Common Germanic deities
This article needs additional citations for verification. (September 2008) (Learn how and when to remove this template message)
This article lists gods and goddesses that may be reconstructed for Proto-Germanic or Common Germanic Migration period paganism, or which figure in both West and North Germanic mythology. See list of Germanic deities for a complete list of Germanic gods and goddesses, including those for whom there is insufficient attestation to produce Common Germanic reconstructions.
Proto-Germanic reconstructions marked with an asterisk.
- *Nerþuz, described by Tacitus as Mother Earth, possibly continued in Old Norse: Njǫrðr (Njord, Njorth).
- *Frijjō, "wife" (specifically here the wife of Wōdanaz), Old English: Frige, Old Norse: Frigg, Gothic: Fráujō, cf. Sanskrit priyā[permanent dead link] "mistress, wife".
- *Wurdiz, "fate", Old Norse: Urðr (Urd, Urth), Old English: Wyrd.
- *Sōwilō, the Sun, Old Norse: Sól, Old English Sunne, Old High German: Sunna.
- *Austrǭ, Dawn goddess Easter, Old English: Ēostre, Old Saxon: *Ōstara, Old Frisian: Āsteron.
- *Wōdanaz, "lord of poetic/mantic inspiration", "Germanic Mercury", Old Norse: Óðinn (often Anglicized Odin or, especially in older texts, Othin), Old English: Wōden, Old High German Wuotan, Gothic: Gaut.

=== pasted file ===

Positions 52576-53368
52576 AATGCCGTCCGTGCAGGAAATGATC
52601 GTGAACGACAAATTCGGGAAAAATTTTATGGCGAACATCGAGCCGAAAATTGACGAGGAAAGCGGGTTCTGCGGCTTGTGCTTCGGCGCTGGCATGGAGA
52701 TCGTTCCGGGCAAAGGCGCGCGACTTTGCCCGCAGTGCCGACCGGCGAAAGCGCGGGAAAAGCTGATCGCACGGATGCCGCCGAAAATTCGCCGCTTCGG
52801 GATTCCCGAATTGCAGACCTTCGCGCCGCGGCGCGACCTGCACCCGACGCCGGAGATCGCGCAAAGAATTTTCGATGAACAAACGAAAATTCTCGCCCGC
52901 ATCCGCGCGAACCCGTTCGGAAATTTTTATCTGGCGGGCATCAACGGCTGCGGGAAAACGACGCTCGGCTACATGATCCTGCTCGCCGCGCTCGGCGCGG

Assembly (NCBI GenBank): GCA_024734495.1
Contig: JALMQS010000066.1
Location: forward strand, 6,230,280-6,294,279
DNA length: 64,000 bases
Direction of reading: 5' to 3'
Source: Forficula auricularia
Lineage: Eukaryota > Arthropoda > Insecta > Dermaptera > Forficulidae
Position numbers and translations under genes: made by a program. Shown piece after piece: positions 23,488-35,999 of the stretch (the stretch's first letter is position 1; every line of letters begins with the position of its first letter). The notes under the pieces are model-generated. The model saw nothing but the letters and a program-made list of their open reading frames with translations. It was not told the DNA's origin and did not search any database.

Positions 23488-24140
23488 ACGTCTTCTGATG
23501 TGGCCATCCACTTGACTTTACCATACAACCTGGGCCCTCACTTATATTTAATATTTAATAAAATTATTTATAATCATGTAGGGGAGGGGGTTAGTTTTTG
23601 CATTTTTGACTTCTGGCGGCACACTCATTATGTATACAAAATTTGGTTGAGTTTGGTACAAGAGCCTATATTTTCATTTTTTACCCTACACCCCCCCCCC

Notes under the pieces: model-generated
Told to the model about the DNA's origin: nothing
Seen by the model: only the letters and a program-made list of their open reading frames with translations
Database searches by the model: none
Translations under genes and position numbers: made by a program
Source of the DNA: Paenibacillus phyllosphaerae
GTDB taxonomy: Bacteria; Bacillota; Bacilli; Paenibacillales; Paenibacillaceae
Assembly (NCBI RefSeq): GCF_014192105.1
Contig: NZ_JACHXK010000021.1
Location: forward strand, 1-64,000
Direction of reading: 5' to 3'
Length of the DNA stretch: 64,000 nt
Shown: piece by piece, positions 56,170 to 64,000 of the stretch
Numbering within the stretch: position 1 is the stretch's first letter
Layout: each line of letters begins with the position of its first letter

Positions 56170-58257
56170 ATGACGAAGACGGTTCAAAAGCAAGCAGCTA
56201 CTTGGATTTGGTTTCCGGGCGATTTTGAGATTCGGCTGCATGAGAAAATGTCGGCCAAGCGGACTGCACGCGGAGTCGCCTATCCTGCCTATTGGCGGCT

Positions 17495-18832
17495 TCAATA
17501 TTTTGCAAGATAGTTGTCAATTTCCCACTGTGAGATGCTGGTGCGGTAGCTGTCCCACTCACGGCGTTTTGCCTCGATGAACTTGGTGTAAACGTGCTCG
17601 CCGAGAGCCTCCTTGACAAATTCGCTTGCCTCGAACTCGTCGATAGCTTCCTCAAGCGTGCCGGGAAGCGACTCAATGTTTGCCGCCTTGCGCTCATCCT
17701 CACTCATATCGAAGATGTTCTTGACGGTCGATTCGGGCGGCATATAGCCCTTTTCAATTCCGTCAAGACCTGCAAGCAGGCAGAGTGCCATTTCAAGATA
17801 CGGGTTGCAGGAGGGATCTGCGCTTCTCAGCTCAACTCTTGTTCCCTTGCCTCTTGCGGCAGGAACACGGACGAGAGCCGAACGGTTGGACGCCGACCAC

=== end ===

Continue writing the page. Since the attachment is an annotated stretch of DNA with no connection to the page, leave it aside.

- *Þunraz, "thunder", "Germanic Jupiter", Old Norse: Þórr (Thor), West Germanic: Donar, Old English: Þunor, Gothic: Þunar.
- *Teiwaz, god of war and possibly early sky god, "Germanic Mars", Old Norse: Týr, Old English:Tiw, Old High German: Ziu, Gothic: Teiws, continues Indo-European *Dyeus.
- *Wulþuz, "glorious one", possibly originally an epithet, mentioned on the Thorsberg chape, continued in Old Norse: Ullr, Old English: Wuldor, Gothic: Wulþus.
- *Ingwaz or Inguz, identified with the god addressed as Fraujaz "lord"; Old High German Frô, Gothic: Frauja, Old English: Frēa, Old Norse: Freyr.
Semi-gods or mythical heroes
- *Auzawandilaz, Old English: Ēarendel; Old Norse: Aurvandil; Lombardic: Auriwandalo; Old High German: Orentil, Erentil; Medieval Latin: Horuuendillus, the morning star(?), Gothic: Auzandil.
- *Gautaz, Old English: Geat; Old Norse: Gautr, mythical ancestor of royal houses.
- *Wēlanduz, Old English: Wēland; Old Norse: Völundr or Velentr; Old High German: Wiolant; from *Wēla-nandaz, literally "battle-brave", a mythical smith.
- *Agilaz, Old English: Ægil, Alamannic: Aigil, Old Norse: Egil, a mythical archer.
- *Wadą, Old English: Wada, Old Norse: Vaði, Middle High German: Wate, associated with bodies of water, the father of Wayland the Smith.
- *Medjanagardaz inhabited world
- erþo anþi uppahemenaz Germanic formula for "heaven and earth", notably naming earth first. Mentioned in the Norse Edda, Skarpåker Stone and Old High German Wessobrunner Gebet etc.
- *Haljō Underworld
- *Muþspell (see Muspilli and Muspelheim) Disastrous world-ending (c.f. Ragnarok)
- see Hellmut Rosenfeld, Der Name Wieland, Beiträge zur Namenforschung (1969).